Also something to consider is any implications that might be prevalent across various platforms. I have zero experience in cross-platform coding, so I'm not personally aware of any of the caveats or complications that may need to be handled to try and make porting the engine as simple as possible.

Thanks for any information or thoughts!
« Last Edit: 14 Mar 2012, 18:08 by monkey_05_06 »

Ghost

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Re: Regarding C++ and the state of the engine source.
« Reply #1 on: 23 Jul 2011, 11:48 »
- Is there any technical reasoning to the programming style that seems prevalent among C++ programmers? Having been working with the editor code and trying to develop a plugin (when I'm not working directly in AGScript for modules and things), I feel I've become a bit spoiled really. Regardless of how some people may feel about it, the OO-model is fantastic for organizational purposes. Is there any reasoning why refactoring the engine source into something more OO would be a bad thing? I don't necessarily mean that everything has to be bound inside of a class, but at least for the organization of grouping functions together, this would be a major step in making the code more readable. Not to mention the fact that for those who are accustomed to languages like C#, it would make the transition between looking into the editor code and the engine code much easier.

Seconding that. Of course it will forever be CJ's life story how the AGS source developed, but I'd guess that it begun mainly procedural, and at some point (when OO became the most viable option) the program was already very huge, and thus never got "fully rewritten for those pesky OO rules". Why break something apart that works?
And as a mere user of AGS I really don't care much about the underlying code, as long as the product does what I want. But I agree (from limited personal experience) that OO is great for organising, re-using code and making things more readable (opening the source the first time was a bit like facing the wall of text in Netherhood). Would take a very commited team to re-factor AGS, though.
« Last Edit: 23 Jul 2011, 11:50 by Ghost »

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Re: Regarding C++ and the state of the engine source.
« Reply #2 on: 23 Jul 2011, 11:51 »
Quote from: monkey
- What, if anything, is the advantage of using char*s vs. the std::string class? Presumably it's a bit faster since there's less overhead and direct memory access and such, but is there actually sufficient overhead with the string class to make it non-viable for a project such as this? By that I mean, in refactoring and cleaning up the code, would one be totally remiss to try and replace the usage of char*s with the more user-friendly strings? If so, why?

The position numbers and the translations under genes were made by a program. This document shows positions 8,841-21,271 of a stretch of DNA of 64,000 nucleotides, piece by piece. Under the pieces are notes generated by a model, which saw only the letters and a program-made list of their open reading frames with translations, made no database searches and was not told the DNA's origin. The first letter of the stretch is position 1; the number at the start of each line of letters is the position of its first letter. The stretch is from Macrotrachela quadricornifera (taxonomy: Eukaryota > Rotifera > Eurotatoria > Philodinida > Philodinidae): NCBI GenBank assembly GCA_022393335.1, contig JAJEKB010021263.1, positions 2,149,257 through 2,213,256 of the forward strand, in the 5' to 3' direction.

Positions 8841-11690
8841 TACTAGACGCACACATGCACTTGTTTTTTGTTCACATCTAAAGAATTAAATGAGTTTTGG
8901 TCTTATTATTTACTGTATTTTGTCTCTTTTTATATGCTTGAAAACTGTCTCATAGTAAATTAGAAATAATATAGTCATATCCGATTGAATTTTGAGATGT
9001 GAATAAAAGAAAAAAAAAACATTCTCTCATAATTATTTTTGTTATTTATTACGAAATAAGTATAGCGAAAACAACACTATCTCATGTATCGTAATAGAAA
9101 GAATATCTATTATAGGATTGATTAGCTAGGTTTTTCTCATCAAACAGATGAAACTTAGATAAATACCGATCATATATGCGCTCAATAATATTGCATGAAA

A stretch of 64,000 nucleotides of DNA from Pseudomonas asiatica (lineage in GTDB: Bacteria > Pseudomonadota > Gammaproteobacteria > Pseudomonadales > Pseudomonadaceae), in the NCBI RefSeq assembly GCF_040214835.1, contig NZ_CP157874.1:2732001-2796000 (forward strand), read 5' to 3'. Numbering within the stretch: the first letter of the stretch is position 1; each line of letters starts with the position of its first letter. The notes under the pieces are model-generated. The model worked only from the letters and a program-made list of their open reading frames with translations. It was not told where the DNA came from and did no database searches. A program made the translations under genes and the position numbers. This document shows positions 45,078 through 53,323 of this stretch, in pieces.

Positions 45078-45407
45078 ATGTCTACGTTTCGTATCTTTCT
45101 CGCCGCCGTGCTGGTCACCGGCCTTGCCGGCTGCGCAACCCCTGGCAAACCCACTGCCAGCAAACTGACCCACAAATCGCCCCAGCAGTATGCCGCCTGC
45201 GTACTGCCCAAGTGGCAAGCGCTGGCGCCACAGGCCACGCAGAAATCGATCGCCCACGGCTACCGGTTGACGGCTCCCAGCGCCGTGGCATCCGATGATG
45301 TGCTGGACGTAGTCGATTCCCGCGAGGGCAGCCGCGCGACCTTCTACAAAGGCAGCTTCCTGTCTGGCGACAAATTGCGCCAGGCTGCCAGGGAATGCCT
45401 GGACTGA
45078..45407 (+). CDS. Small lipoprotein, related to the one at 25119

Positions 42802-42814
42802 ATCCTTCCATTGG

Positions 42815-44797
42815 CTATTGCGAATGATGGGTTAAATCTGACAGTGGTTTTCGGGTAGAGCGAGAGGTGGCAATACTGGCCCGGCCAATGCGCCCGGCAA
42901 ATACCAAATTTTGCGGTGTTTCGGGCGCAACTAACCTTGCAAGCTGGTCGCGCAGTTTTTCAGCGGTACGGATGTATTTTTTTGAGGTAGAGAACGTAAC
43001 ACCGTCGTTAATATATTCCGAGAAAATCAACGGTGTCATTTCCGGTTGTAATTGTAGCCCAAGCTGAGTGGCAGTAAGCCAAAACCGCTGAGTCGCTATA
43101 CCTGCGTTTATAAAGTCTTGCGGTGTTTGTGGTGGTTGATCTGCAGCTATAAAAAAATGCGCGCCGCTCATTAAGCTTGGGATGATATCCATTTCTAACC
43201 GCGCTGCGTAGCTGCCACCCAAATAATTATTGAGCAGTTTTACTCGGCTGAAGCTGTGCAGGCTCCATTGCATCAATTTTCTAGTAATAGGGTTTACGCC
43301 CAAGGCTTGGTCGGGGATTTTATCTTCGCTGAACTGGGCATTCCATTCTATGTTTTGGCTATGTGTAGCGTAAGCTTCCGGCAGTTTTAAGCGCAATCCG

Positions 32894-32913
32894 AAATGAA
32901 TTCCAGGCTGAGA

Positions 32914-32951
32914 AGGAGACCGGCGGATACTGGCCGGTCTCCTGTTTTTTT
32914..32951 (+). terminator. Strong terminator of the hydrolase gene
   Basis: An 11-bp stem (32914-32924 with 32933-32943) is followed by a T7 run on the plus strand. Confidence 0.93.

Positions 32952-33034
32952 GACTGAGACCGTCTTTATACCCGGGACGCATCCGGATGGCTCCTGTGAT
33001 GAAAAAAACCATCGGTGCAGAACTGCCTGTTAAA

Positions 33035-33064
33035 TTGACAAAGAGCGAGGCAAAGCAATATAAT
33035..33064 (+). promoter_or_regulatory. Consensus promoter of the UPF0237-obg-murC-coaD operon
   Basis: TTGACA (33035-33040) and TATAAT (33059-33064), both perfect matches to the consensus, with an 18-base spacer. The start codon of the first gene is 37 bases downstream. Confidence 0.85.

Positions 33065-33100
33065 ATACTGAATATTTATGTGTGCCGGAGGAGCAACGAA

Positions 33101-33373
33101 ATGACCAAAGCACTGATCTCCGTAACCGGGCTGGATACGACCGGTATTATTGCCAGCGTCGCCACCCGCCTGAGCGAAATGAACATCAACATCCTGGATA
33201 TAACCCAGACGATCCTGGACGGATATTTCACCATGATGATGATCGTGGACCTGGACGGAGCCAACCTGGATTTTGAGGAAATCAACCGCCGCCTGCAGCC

Well first off, the engine started out in C (correct me if I'm wrong) and good ol' C does not have fancy stuff like objects and templates. The string class has quite some overhead but not that much it would drastically increase memory consumption (still if you want to minimize things you should use the cstring for any string that is unlikely to ever change). But the real reason would be: It's already there, it has always been there and if you want to change it that will be a lot of work.

Quote from: monkey
- Is there any technical reasoning to the programming style that seems prevalent among C++ programmers? Having been working with the editor code and trying to develop a plugin (when I'm not working directly in AGScript for modules and things), I feel I've become a bit spoiled really. Regardless of how some people may feel about it, the OO-model is fantastic for organizational purposes. Is there any reasoning why refactoring the engine source into something more OO would be a bad thing? I don't necessarily mean that everything has to be bound inside of a class, but at least for the organization of grouping functions together, this would be a major step in making the code more readable. Not to mention the fact that for those who are accustomed to languages like C#, it would make the transition between looking into the editor code and the engine code much easier.
There is a big difference between modular programming and OO-programming. If you change everything to objects the impact will be quite extensive, that's a no-no. However C++ has introduced a lovely feature called Namespaces. This groups variables and functions together in a name space so you can refer to them using a certain name. If you combine that with modular programming (where everything is divided into modules with each a own code and header file not unlike AGS modules) you have a winning team. This would still be a lot of work but people can work on modules independent from each other as long as the headers are specified uniform. A technique you can use for that is Design by Contract.

Quote from: monkey